Chris working at a laptop

Chris Garcia, Project Leader of iGEM Stockholm 2018 – #HumansOfKI

iGEM Stockholm is a team of students from universities around Stockholm who spent 2018 developing Biotic Blue, an enzyme-based solution for cleaning antibiotics from waste water. I managed to steal a moment from the busy schedule of KI Master’s student Chris Garcia to speak with him about his role on the project.

What is iGEM? How and why did you become a part of it?

iGEM stands for International Genetically Engineered Machine, and it’s one of the largest science competitions in synthetic biology held annually in Boston, USA. I decided to join iGEM since it involves like-minded people who are both innovative and competitive which is the kind of atmosphere that I find interesting and want to be part of. Also coming from California where the growing industry of technology and innovation plays a big part, I thought iGEM would be a great way to practice and prepare myself when I decide to go back to the industry.

What was your role on the team? What did that entail?

My role was as one of the team leaders of this year’s iGEM Stockholm team. Being a team leader is almost like being a founder of a startup company. As a team leader, you’re
involved in a lot of different things such as recruiting your members, setting up the team, raising money for your project, pitching your ideas to the companies, developing your idea, organizing events and many more.

A team photo

20 students from around Stockholm made up the 2018 team

Did your university experience prepare you for iGEM? In what ways? How was it different?

I think in a certain way university have prepared me for iGEM, especially in the scientific aspect of the competition which was an integral part. However, I found iGEM required more than what I have had in my university experience, in that it is more comprehensive than just your laboratory research that you typically conduct in a university. iGEM requires you to go beyond the confinement of the lab and to essentially apply it in the real world and the community which is what we call in iGEM ‘Human Integration’.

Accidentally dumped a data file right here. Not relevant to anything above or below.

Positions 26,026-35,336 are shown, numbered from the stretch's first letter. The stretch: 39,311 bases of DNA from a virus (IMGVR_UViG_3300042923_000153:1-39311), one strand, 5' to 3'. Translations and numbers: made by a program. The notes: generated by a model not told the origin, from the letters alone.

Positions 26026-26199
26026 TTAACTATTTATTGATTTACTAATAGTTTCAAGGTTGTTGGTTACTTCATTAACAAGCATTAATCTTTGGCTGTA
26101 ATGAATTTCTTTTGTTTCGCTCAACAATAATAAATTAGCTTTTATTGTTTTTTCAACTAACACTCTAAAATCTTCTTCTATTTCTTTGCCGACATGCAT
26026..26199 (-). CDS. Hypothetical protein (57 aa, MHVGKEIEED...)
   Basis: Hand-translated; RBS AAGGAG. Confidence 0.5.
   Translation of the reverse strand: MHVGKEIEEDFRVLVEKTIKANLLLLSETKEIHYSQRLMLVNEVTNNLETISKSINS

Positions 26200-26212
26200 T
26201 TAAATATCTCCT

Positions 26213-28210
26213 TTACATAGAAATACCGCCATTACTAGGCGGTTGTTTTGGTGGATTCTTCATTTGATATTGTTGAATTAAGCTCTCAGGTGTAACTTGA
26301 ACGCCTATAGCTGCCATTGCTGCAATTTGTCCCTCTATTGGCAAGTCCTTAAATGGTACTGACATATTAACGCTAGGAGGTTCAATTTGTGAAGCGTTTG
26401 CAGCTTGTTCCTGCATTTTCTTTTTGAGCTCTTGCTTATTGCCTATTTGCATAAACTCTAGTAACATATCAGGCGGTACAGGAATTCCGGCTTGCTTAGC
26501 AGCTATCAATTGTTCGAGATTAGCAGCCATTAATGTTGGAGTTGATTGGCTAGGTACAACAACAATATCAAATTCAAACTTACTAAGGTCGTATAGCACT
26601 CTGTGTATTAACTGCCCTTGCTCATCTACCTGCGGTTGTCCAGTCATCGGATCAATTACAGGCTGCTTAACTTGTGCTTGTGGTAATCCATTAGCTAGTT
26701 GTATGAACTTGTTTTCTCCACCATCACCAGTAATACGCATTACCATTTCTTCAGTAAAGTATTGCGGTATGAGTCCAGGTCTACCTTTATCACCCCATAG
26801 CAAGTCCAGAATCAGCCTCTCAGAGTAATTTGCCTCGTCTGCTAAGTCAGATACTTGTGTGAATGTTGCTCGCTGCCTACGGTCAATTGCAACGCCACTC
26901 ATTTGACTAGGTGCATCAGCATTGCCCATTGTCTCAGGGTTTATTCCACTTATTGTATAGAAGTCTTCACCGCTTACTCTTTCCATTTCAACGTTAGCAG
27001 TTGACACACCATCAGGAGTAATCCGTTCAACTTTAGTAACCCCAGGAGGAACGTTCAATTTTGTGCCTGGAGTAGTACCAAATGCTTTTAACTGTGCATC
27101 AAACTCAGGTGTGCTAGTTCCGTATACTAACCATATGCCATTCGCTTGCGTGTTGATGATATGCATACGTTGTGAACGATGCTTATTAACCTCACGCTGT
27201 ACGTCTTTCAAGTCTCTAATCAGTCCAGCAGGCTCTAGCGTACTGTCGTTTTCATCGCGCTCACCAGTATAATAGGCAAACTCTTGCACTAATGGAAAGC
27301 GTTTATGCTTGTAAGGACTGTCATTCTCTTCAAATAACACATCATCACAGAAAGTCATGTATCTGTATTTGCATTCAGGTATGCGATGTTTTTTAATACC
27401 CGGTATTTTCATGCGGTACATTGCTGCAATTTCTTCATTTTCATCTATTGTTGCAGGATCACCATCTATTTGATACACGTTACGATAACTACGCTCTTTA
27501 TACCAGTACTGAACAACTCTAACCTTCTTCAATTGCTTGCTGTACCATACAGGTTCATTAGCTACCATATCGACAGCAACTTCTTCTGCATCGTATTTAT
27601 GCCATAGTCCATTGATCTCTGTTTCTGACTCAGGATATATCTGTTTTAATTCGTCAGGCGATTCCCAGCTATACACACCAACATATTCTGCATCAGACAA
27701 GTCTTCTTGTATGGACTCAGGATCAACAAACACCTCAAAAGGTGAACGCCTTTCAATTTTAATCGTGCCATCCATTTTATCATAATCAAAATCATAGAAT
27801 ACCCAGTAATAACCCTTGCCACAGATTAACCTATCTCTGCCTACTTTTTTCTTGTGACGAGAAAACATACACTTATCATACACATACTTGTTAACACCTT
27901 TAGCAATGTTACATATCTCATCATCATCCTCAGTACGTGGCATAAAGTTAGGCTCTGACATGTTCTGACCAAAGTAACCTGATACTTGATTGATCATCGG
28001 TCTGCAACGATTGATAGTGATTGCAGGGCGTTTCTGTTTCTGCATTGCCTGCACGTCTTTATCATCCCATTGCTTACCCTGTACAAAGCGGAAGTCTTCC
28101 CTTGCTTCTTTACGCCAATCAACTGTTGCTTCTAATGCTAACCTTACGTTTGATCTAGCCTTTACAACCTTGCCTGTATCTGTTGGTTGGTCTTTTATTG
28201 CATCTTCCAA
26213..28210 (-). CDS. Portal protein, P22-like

How did KI support you and the iGEM team during the project?

Karolinska Institutet have supported us financially which we have used to pay for our registration for the competition. In addition, one of our PIs has also provided us with scientific expertise and tools during the summer.

What is your favorite memory from your year with iGEM? The most valuable thing you learned?

My favorite part would be the final Giant Jamboree since its pretty much the time when we showcase all the hard work our team have proudly created throughout the year. The most valuable thing I learned is persistence.

A photo of a crowded convention center from above

The iGEM Giant Jamboree held in Boston

How can students join this year’s team? Why should they?

Everyone is encouraged to join the iGEM team and they can do this by sending their CV or contacting one of our SGEM members which runs our iGEM Stockholm alumni association. If you’re looking for an innovative and a creative environment or just simply want to apply your scientific skills outside the university, I would say iGEM is a great and unique opportunity to do this.

iGEM Stockholm 2018 were hugely successful, winning the Prizes for Best Environmental Project and Best Integrated Human Practices and being nominated in 5 other categories. If you’re interested in joining, you can sign up at For more information about iGEM, visit If you have any questions, you can email them at

The team shout happily at the camera holding their trophies

iGEM Stockholm 2018 won in 2 categories at the Giant Jamboree


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